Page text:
Objective: This study aimed to examine the expression patterns of pro- and anti-inflammatory cytokines in elderly patients with and without delirium who were acutely admitted to the hospital.
Methods: All consecutive patients aged 65 years and older, who were acutely admitted to the Department of Internal Medicine of the Academic Medical Center, Amsterdam, a tertiary university teaching hospital, were invited. Members of the geriatric consultation team completed a multidisciplinary evaluation for all study participants within 48 h after admission, including cognitive and functional examination by validated measures of delirium, memory, and executive function. C-reactive protein and cytokines (IL-1beta, IL-6, TNF-alpha, IL-8, and IL-10) were determined within 3 days after admission.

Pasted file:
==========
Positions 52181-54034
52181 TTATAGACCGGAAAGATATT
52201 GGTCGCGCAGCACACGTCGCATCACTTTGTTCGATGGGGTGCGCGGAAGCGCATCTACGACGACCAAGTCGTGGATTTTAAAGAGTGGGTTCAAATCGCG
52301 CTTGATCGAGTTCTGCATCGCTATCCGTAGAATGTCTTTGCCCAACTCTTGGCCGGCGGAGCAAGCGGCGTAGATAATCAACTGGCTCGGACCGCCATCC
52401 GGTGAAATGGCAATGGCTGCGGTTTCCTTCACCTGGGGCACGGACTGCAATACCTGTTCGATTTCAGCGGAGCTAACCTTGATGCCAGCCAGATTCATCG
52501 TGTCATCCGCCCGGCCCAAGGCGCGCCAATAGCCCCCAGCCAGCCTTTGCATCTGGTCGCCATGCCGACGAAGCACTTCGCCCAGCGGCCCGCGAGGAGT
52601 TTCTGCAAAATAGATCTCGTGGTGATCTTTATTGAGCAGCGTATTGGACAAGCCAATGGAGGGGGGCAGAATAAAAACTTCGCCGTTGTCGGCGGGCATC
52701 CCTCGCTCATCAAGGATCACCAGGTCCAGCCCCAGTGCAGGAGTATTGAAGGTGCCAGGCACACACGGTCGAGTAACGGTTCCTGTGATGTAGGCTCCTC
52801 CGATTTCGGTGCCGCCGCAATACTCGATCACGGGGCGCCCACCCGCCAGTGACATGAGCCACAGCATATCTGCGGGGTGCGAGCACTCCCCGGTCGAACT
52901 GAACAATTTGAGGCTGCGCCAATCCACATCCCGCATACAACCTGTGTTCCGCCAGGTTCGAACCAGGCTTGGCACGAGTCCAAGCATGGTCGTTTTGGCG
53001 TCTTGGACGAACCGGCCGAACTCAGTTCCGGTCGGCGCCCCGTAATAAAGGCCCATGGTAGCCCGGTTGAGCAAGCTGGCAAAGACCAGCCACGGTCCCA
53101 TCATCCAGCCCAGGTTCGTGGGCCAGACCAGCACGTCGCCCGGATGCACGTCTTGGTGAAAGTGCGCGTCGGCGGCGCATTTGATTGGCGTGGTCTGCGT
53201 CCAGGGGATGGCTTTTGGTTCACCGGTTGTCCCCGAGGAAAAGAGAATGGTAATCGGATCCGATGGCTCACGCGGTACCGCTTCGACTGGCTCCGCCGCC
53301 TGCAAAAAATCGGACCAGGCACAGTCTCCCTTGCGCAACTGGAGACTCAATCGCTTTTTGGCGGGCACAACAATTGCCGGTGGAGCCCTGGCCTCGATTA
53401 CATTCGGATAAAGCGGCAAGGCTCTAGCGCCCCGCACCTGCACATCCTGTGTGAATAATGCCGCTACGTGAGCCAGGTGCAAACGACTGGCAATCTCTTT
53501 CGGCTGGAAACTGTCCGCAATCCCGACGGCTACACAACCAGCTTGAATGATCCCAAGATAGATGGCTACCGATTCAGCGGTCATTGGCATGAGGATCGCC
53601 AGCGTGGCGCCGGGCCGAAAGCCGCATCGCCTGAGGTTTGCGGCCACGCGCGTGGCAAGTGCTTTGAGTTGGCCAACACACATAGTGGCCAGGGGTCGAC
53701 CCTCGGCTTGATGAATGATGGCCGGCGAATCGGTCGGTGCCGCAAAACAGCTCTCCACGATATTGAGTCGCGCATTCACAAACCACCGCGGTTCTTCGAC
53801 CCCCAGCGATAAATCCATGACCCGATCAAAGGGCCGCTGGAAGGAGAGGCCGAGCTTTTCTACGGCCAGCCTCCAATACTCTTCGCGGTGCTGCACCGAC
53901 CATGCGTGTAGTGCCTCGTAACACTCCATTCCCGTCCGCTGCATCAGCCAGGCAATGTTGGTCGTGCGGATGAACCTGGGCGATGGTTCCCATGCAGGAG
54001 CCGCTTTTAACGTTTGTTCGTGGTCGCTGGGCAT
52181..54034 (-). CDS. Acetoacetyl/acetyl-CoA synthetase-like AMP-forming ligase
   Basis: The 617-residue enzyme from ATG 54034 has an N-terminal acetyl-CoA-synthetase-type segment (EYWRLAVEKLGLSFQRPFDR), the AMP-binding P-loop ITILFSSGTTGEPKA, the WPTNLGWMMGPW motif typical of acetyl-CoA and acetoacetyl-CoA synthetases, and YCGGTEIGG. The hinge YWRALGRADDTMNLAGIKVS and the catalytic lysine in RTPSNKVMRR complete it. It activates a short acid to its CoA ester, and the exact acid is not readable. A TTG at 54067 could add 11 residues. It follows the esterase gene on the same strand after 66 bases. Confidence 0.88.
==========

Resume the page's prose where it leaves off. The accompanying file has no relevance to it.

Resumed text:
Results: In total, 185 patients were included; mean age was 79 years; 42% were male; and 34.6% developed delirium within 48 h after admission. Compared to patients without delirium, patients with delirium were older and had experienced preexistent cognitive impairment more often. In patients with delirium, significantly more IL-6 levels (53% vs. 31%) and IL-8 levels (45% vs. 22%) were above the detection limit as compared with patients who did not have delirium. After adjusting for infection, age, and cognitive impairment, these differences were still significant.
Conclusions: Proinflammatory cytokines may contribute to the pathogenesis of delirium in acutely admitted elderly patients.